By JOE FLOWER
Leading lights of the health insurance industry are crying that Medicare For All or any kind of universal health reform would “crash the system” and “destroy healthcare as we know it.”
They say that like it’s a bad thing.
They say we should trust them and their cost-cutting efforts to bring all Americans more affordable health care.
We should not trust them, because the system as it is currently structured economically is incapable of reducing costs.
Why? Let’s do a quick structural analysis. This is how health care actually works.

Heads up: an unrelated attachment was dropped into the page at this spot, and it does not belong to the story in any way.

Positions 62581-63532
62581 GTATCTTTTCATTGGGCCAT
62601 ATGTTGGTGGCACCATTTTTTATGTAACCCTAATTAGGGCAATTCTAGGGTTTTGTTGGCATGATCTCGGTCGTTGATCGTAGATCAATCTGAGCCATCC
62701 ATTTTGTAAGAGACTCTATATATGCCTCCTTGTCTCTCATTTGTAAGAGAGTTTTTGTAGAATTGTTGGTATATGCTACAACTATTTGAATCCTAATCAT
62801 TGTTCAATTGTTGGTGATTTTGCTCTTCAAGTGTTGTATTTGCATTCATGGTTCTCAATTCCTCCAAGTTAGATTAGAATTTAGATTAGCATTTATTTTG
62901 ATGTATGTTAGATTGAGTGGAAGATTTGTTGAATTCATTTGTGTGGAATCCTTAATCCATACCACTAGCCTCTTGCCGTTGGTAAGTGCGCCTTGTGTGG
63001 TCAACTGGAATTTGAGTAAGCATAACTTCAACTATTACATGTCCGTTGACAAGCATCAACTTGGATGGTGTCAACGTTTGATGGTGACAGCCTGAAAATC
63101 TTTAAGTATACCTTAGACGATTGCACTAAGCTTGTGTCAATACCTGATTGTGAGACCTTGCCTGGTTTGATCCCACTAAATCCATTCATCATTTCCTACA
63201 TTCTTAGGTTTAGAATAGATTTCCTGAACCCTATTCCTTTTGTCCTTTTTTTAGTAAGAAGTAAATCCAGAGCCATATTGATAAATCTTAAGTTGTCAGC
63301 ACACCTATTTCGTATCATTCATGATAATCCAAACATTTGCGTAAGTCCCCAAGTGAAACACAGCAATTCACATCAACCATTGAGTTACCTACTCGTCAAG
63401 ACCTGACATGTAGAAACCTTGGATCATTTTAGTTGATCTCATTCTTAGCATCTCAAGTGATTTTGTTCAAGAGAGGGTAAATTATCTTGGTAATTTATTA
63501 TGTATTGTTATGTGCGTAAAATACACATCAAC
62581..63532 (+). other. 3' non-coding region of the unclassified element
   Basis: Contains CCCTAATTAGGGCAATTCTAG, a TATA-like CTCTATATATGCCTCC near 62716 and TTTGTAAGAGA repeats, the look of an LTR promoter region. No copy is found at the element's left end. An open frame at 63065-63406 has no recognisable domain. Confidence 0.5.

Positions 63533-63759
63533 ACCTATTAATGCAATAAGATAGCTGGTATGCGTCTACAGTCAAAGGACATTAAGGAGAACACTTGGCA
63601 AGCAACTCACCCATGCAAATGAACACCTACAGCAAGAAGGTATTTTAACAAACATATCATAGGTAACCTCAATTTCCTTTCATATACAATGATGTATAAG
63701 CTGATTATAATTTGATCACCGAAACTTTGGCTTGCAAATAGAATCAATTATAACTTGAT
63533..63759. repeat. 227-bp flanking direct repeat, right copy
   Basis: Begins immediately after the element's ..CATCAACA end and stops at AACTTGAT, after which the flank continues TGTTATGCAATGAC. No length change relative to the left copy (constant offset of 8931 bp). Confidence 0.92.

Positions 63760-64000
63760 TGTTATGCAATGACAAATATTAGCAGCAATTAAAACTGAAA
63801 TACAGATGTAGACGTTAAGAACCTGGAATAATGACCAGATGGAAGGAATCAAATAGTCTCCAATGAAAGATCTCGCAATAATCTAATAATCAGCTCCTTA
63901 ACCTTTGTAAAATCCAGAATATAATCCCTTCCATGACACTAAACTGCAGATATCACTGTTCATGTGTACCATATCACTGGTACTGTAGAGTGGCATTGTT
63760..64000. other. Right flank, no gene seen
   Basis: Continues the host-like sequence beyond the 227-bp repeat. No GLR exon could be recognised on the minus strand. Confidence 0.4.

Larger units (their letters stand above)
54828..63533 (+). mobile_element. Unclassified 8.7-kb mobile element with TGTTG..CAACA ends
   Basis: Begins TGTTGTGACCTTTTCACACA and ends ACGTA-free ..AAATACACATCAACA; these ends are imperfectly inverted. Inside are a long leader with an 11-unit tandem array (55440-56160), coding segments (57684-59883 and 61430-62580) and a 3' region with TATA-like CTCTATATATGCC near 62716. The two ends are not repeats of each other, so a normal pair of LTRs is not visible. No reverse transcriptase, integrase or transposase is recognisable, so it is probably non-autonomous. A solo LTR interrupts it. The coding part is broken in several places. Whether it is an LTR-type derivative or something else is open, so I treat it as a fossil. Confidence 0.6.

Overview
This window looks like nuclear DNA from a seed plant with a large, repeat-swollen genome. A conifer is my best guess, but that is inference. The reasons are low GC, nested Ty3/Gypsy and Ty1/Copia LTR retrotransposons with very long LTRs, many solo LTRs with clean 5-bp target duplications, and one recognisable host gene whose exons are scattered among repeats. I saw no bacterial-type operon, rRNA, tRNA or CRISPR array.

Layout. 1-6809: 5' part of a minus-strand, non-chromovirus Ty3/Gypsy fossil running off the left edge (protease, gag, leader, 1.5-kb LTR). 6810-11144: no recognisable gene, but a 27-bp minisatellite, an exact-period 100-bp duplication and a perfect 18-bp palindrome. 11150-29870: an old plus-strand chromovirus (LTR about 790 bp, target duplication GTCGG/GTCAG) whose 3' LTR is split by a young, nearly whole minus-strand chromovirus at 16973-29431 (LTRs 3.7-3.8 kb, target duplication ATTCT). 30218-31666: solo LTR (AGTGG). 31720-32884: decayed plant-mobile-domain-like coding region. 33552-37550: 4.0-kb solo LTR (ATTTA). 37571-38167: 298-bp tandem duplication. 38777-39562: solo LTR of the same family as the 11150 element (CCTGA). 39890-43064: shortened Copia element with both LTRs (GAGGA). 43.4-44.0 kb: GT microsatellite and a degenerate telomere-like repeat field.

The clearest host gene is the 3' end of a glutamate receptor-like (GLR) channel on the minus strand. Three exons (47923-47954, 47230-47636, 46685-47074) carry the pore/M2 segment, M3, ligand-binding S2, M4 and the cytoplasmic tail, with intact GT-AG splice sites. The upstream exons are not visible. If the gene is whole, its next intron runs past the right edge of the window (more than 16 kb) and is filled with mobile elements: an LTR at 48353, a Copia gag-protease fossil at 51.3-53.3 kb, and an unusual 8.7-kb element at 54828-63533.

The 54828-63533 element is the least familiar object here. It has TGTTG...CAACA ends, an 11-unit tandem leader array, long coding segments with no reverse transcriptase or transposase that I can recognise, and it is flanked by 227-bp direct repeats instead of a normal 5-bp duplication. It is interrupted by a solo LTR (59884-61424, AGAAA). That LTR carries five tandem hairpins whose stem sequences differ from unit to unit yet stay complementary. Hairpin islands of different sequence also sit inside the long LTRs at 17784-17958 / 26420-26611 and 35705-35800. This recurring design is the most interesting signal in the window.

Health care, in the neatly packaged phrase of Nick Soman, CEO of Decent.com, is a “system designed to create reimbursable events.” For all that we talk of being “patient-centered” and “accountable,” the fee-for-service, incident-oriented system is simply not designed to march toward those lofty goals.
A machine for creating reimbursable events
The health care system is a machine for creating reimbursable events. This means that its systemic business aim is to maximize reimbursable events and to increase their price, that is, to maximize the energy the system can draw in from its customers.